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Pulsing Gating Blanking Masking
Wed 25th May 2016 at 8:21pm, 0 comments

Don't you wish that there were more accurate and definitive terms in electronics? In so many ways, physicists and engineers have done such a great job: everyone knows what a volt is, what an amp is, what an ohm is, watt a what is. I'm sorry I mean; what a watt is.
But terms like 'pulsing,' 'blanking,' 'gating' and 'masking' are open to misinterpretation, to the point one would think that they were almost invented in some conspiracy to cause confusion, angst and argument.
So to settle the argument, ease the angst and eliminate the confusion; let us define the terms now. At least to the point that they are used in E&I's data sheets and documentation!

1. Pulsing
    a. A signal that has an on and off period within a given time frame
         i. There are several ways this can be specified
             1. Space / Bar
             2. Pulse length / Duty cycle
             3. Pulse length / Repetition rate
    b. An electronic circuit capable of switching an RF signal to form a pulse of RF.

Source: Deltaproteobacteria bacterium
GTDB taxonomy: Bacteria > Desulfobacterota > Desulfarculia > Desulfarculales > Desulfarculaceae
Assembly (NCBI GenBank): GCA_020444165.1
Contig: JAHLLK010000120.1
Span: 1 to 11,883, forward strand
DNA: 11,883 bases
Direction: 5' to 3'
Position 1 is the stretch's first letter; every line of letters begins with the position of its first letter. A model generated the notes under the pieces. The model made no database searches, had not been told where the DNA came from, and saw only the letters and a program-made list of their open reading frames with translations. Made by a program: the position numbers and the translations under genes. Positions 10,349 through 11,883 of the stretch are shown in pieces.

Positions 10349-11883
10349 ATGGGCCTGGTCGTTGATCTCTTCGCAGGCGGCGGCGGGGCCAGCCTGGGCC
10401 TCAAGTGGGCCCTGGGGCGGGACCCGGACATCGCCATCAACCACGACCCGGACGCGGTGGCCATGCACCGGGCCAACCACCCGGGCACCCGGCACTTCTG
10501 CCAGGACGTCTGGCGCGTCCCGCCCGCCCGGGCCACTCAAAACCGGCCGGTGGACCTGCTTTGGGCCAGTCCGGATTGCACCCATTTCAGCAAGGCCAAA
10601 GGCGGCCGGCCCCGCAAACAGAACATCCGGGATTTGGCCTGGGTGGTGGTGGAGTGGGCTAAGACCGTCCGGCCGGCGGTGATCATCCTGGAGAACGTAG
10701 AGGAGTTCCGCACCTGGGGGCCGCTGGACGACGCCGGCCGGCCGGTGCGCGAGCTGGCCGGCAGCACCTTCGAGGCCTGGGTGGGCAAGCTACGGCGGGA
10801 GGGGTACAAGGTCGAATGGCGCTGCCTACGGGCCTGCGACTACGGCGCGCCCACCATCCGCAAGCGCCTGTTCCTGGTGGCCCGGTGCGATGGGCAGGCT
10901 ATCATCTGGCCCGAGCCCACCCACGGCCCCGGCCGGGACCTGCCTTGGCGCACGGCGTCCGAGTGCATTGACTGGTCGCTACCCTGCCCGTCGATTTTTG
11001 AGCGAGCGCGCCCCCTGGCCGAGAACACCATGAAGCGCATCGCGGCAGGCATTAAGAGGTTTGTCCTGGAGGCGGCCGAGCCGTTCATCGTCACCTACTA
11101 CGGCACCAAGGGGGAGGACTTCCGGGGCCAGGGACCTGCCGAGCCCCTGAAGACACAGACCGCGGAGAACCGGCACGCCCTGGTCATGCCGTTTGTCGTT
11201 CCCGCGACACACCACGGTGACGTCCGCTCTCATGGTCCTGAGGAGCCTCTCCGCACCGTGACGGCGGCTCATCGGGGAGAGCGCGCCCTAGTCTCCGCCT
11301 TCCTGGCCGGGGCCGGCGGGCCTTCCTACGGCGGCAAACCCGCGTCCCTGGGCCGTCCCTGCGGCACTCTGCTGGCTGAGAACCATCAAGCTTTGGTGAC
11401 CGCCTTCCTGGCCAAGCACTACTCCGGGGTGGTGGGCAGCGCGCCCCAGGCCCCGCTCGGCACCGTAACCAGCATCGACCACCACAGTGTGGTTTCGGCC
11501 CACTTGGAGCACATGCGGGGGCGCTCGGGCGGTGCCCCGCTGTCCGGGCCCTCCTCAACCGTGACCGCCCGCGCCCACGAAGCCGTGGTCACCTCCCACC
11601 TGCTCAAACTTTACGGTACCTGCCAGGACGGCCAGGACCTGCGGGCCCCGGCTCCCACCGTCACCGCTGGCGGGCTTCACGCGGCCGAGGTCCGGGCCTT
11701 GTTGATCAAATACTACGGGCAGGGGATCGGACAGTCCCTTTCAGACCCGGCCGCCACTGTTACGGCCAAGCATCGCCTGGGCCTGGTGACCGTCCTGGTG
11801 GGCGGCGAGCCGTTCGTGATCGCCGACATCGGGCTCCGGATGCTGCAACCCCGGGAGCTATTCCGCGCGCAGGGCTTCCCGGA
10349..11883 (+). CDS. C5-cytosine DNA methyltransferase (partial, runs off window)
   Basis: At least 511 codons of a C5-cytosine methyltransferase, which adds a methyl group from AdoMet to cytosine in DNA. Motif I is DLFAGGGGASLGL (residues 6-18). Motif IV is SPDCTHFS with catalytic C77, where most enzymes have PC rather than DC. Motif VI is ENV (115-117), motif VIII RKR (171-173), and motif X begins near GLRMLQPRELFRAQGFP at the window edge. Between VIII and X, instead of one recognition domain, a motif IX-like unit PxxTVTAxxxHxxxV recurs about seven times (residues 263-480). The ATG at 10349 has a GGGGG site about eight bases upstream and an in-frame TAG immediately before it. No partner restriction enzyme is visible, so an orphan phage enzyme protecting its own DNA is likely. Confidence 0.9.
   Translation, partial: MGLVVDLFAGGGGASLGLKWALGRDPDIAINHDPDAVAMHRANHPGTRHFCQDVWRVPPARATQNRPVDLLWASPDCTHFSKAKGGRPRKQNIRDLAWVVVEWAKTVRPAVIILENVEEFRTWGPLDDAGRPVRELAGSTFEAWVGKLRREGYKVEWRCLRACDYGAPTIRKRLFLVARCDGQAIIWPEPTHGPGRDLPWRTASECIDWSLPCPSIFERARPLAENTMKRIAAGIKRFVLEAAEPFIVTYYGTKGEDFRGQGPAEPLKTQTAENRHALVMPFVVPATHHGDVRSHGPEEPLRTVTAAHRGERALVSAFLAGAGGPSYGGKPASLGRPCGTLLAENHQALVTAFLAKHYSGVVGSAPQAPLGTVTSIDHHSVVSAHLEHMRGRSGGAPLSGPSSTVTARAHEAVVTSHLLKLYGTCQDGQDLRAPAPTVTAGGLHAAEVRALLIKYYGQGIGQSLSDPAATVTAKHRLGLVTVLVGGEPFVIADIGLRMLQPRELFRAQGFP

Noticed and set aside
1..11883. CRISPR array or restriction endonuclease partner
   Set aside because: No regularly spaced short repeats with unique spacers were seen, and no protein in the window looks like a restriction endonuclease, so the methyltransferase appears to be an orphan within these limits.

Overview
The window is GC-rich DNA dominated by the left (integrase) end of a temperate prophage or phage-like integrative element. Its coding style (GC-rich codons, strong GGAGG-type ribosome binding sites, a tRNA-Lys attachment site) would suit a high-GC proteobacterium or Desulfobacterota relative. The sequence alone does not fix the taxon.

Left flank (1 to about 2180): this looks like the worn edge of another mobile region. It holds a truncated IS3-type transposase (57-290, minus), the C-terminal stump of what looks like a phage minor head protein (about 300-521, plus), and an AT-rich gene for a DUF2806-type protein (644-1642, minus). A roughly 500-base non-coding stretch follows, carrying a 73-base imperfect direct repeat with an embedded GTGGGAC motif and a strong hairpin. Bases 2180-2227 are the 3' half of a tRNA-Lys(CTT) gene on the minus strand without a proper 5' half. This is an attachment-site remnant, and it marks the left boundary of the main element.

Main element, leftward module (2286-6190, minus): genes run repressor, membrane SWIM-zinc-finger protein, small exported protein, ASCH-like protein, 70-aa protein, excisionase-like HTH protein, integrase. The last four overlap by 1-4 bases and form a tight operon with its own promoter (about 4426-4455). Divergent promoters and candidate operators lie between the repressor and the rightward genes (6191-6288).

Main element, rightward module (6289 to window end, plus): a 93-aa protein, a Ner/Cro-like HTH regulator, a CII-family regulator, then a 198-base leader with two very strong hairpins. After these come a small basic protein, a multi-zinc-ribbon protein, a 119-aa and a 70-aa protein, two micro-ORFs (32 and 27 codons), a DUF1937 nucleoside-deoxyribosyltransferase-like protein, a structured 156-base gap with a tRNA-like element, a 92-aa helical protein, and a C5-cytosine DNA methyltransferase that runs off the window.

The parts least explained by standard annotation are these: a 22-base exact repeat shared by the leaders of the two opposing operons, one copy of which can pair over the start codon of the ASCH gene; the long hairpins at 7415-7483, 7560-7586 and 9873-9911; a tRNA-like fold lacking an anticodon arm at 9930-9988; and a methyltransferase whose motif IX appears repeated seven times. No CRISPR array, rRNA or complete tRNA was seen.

2. Blanking
    a. A period of time that an RF amplifier is incapable of amplifying a signal
        i. Normally because the unit is switched to a mode to reduce inherent noise.
    b. An electronic circuit capable of switching an RF amplifier to a mode that reduces electrical noise.
3. Gating
    a. A confusing term that sometimes refers to pulsing and sometimes blanking
        i. We won't use it.
4. Masking
    a. A term that normally refers to blanking but has uses in ECCM so best avoided.

Now that we have that clear as mud, let us tell you about E&I's new pulsing and blanking options. E&I now offers three new options for most of its amplifiers: 'Pulsing', 'Blanking' and 'Pulsing and Blanking'


    a. User inputs cw RF into the RF input
    b. User inputs TTL (+5/0V) signal into the rear of the unit
    c. When TTL is high (+5 V) RF will appear at the output
    d. When TTL is low (0V) there is no output.


    a. User inputs a pulsed RF signal into the RF input
    b. User inputs a TTL (+5/0V) signal into the rear of the unit (min 1.5 mS before RF)
    c. When TTL is high (+5V) the RF transistors are turned on and the unit amplifiers the RF pulses that are applied to the input
    d. When TTL is low (0V) the gates of the RF devices are disabled. This eliminates noise from the output of the amplifier.

Pulsing and blanking

    a. User inputs cw RF into the RF input
    b. User inputs TTL (+5/0V) signal into the rear of the unit
    c. RF appears at the output 1.5 mS after the TTL goes high
For full technical specifications of these features send us an enquiry or e-mail me at tonyharris@eandiltd.com


Tony Harris
13th May 2015

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